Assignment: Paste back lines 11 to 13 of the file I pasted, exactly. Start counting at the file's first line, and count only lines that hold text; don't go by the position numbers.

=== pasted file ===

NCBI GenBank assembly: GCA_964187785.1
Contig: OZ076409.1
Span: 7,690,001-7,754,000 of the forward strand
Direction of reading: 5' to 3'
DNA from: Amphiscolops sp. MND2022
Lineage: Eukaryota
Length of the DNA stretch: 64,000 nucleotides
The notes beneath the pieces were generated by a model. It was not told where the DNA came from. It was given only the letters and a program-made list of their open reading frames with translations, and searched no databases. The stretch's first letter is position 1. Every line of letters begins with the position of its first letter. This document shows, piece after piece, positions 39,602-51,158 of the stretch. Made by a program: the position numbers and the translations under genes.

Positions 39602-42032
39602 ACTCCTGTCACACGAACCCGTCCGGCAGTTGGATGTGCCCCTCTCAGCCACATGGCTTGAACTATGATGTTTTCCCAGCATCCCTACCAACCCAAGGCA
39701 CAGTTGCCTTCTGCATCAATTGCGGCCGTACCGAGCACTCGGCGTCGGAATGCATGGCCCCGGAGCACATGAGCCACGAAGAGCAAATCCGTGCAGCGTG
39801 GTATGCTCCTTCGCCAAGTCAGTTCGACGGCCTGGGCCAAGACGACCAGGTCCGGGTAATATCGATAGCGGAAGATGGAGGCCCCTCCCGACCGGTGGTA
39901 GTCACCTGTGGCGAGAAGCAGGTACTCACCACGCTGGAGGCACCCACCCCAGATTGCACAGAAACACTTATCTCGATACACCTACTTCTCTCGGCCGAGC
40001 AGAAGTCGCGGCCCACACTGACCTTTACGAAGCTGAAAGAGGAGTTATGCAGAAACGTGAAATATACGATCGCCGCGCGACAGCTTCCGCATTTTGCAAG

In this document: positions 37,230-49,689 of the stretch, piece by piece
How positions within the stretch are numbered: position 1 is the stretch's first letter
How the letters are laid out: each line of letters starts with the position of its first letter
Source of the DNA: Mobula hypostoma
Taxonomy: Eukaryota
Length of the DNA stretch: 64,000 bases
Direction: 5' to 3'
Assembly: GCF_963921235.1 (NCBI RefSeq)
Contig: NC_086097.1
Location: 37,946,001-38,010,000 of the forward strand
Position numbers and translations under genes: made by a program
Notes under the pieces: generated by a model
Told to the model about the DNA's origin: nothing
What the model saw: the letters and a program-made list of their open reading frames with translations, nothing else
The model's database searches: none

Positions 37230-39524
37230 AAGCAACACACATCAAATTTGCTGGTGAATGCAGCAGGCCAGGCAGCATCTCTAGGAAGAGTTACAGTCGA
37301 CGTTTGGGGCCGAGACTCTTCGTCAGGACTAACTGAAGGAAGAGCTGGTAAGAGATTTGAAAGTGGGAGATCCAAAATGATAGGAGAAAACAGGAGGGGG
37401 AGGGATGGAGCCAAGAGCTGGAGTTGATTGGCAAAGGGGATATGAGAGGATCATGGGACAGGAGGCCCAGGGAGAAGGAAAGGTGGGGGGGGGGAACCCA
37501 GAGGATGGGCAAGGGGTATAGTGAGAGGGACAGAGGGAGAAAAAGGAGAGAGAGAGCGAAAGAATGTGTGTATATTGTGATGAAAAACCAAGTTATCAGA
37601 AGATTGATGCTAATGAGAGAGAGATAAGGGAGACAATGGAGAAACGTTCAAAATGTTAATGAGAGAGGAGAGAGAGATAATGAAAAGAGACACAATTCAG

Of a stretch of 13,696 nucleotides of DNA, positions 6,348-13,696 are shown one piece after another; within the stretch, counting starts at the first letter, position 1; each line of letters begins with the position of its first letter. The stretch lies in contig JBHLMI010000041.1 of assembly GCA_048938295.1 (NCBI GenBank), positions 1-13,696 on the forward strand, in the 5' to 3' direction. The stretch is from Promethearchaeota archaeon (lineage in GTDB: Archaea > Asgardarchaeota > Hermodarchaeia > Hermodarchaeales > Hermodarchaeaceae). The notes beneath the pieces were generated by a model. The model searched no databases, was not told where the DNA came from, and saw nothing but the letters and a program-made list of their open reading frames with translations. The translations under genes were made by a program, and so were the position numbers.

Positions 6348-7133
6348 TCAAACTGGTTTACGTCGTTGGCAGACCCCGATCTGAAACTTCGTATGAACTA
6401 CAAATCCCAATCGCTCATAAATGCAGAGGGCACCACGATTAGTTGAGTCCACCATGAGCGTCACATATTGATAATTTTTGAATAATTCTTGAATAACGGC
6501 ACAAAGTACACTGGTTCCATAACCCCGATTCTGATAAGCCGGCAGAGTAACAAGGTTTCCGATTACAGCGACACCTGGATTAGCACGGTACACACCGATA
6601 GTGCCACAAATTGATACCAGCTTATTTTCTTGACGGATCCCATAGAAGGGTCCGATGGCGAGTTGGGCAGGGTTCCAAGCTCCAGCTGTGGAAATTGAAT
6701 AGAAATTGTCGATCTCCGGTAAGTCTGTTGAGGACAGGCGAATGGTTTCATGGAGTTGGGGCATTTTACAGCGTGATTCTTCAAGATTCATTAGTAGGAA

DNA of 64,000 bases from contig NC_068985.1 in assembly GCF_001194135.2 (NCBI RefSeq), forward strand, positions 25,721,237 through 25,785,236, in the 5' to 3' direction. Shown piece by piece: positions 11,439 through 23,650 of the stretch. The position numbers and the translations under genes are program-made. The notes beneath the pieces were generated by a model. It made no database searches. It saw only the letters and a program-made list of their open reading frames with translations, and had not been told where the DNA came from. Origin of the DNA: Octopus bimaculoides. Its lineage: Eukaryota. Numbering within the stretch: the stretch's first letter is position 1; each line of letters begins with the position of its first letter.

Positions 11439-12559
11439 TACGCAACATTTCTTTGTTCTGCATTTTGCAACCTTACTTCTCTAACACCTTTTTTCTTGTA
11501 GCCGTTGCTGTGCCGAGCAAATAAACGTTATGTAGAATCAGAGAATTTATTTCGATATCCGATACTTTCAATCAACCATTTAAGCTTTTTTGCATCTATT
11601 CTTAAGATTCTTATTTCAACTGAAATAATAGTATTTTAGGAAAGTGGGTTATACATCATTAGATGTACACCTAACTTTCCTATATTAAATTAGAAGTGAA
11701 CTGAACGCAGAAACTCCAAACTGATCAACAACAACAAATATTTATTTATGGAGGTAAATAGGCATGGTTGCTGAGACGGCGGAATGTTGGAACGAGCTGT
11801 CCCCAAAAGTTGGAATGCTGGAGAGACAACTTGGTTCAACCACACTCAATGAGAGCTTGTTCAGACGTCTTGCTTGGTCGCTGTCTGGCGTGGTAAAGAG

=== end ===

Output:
39701 CAGTTGCCTTCTGCATCAATTGCGGCCGTACCGAGCACTCGGCGTCGGAATGCATGGCCCCGGAGCACATGAGCCACGAAGAGCAAATCCGTGCAGCGTG
39801 GTATGCTCCTTCGCCAAGTCAGTTCGACGGCCTGGGCCAAGACGACCAGGTCCGGGTAATATCGATAGCGGAAGATGGAGGCCCCTCCCGACCGGTGGTA
39901 GTCACCTGTGGCGAGAAGCAGGTACTCACCACGCTGGAGGCACCCACCCCAGATTGCACAGAAACACTTATCTCGATACACCTACTTCTCTCGGCCGAGC